A nurse is trained to work under pressure, and science is our foundation and our blueprint. Navigating through these uncertain times can be challenging for anyone. I am an African American, first-generation college graduate, mother of two, and a nurse. I work as an LPN at Northern Virginia Family Practice with several years of experience in pediatrics, trach, and ventilation care, and emergency preparedness.
The coronavirus has come to place anxiety and stress on all medical professionals around the world, even those with experience and areas of expertise. We find ourselves looking to others for guidance and instead we are finding uncertainty. Physicians and scientists are working around the clock testing existing medications, racing to formulate an effective vaccine, and releasing new data by the minute. COVID-19 has changed our reality and shifted life as we know it. Our children were taken out of schools abruptly with no return date in sight. As physicians, nurses, frontline workers, essential and non-essential workers, we are all affected in some way because of this pandemic. Some people continue to work in stressful environments as millions live the financial uncertainty of unemployment. I want to say take a deep breath; we can get through this.
Sporting events are canceled, and football fields are turned into drive-thru testing sites. You find yourself asking, is this the new normal? Children are learning via zoom and google classroom. Social interactions are limited. We now only see people at work and or in our quarantined groups at home. How did we get to this point, and when will this be over? The management of home and work is becoming a task. I know you are tired, but you are prepared; take a deep breath.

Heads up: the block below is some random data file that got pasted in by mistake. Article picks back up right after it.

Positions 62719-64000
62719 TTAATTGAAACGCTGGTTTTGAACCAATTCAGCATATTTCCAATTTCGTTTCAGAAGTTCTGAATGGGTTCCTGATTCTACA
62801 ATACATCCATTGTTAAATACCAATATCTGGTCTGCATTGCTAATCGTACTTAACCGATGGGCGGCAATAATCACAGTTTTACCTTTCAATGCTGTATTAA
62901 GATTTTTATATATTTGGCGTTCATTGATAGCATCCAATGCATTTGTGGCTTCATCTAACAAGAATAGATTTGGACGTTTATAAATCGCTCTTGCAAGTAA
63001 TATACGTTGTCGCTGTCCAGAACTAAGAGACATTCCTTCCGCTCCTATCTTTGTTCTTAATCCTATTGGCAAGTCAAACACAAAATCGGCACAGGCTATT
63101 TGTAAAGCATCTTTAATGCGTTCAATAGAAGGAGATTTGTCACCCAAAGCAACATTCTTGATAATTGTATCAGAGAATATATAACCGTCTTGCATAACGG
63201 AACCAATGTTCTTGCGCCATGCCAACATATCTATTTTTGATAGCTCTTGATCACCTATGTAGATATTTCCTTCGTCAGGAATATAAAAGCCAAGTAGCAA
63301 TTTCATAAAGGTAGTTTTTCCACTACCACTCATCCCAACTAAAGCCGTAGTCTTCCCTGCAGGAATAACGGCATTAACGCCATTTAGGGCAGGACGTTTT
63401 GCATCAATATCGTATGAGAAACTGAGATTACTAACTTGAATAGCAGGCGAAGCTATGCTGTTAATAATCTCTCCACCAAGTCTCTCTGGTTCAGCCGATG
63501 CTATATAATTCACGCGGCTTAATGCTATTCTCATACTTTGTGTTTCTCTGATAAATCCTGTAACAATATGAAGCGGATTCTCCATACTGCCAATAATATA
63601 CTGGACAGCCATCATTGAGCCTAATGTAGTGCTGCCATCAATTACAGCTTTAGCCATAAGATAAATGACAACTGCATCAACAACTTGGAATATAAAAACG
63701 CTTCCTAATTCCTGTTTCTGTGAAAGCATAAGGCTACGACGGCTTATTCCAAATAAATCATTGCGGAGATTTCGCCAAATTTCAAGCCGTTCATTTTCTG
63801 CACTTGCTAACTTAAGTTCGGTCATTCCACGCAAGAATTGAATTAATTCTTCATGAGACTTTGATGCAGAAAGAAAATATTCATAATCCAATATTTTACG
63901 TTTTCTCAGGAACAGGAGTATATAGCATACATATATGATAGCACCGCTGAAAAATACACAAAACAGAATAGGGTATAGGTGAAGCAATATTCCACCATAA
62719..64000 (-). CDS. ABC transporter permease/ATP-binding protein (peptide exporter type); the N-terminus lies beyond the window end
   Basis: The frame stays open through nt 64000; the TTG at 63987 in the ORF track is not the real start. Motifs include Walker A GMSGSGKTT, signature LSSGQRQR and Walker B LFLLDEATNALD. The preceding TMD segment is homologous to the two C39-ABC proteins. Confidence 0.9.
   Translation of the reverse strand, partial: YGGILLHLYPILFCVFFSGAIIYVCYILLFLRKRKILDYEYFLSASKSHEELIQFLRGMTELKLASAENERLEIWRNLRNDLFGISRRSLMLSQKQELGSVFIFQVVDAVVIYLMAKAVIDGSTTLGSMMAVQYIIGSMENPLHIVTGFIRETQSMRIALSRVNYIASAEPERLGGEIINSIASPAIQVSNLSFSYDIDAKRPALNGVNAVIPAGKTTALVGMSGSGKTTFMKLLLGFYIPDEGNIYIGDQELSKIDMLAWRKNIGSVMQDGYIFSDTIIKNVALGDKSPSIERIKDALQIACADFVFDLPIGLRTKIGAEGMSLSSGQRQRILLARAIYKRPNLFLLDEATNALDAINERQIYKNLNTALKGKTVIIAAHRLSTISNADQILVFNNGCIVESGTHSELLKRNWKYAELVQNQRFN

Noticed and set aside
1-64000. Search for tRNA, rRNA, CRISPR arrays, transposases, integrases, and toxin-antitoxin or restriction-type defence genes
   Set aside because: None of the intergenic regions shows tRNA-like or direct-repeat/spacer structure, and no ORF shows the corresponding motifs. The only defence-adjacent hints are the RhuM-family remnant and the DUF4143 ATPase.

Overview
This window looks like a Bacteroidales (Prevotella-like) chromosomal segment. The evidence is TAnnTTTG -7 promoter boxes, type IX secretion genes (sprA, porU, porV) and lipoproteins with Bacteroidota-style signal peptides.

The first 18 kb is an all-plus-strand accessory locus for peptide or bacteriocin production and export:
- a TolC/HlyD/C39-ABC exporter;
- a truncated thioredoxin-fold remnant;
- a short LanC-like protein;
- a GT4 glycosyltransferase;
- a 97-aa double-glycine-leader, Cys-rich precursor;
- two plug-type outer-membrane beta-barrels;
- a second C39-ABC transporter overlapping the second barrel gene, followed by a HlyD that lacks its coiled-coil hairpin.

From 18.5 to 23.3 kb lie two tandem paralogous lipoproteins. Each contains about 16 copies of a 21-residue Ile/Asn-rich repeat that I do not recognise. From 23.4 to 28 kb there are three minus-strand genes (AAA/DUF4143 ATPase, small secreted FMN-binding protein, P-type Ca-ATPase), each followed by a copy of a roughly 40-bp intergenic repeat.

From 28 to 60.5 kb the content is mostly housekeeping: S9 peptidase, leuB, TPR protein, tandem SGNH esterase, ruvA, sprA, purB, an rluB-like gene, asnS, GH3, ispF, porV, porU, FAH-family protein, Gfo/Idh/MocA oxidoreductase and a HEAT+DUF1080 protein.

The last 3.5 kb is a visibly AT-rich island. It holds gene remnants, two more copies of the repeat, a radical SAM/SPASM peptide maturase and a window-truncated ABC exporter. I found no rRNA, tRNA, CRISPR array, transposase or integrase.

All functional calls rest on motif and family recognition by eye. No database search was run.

For medical staff around the world, protocols and procedures are being changed before they can be fully implemented. One day we hear,” do not wear a mask”, and the next day masks are mandatory. I get up, put my scrubs on, and adapt. Medical resources such as the CDC issue statements and the news is becoming overwhelming. The cases are rising, and we must be the brave face for so many. To this, I say, take a deep breath, we were trained for this.
The disparities among the black community are noticed. This our community and our people affected the most. Is it the access to resources, is it genetics, or is it just the virus? Questions need to be answered as fear sets in among the black community. We ask ourselves, what can we do to help? I would say take a deep breath, but before you can, the coronavirus is no longer the headline.
This load that is supposed to be getting lighter is getting heavier. Video clips of police brutality and injustice among the black community start circulating. The scars that are supposed to be healing are getting deeper. Suddenly I find myself unable to take that deep breath. How can I fight the disparities caused by the coronavirus and racism at the same time? What training and experience will help me in this situation? The resources available to armor me for the anxiety of COVID-19 and the emotional pain of racism are limited. My fear and anxiety are now coupled with unbearable pain.
“I can’t breathe!”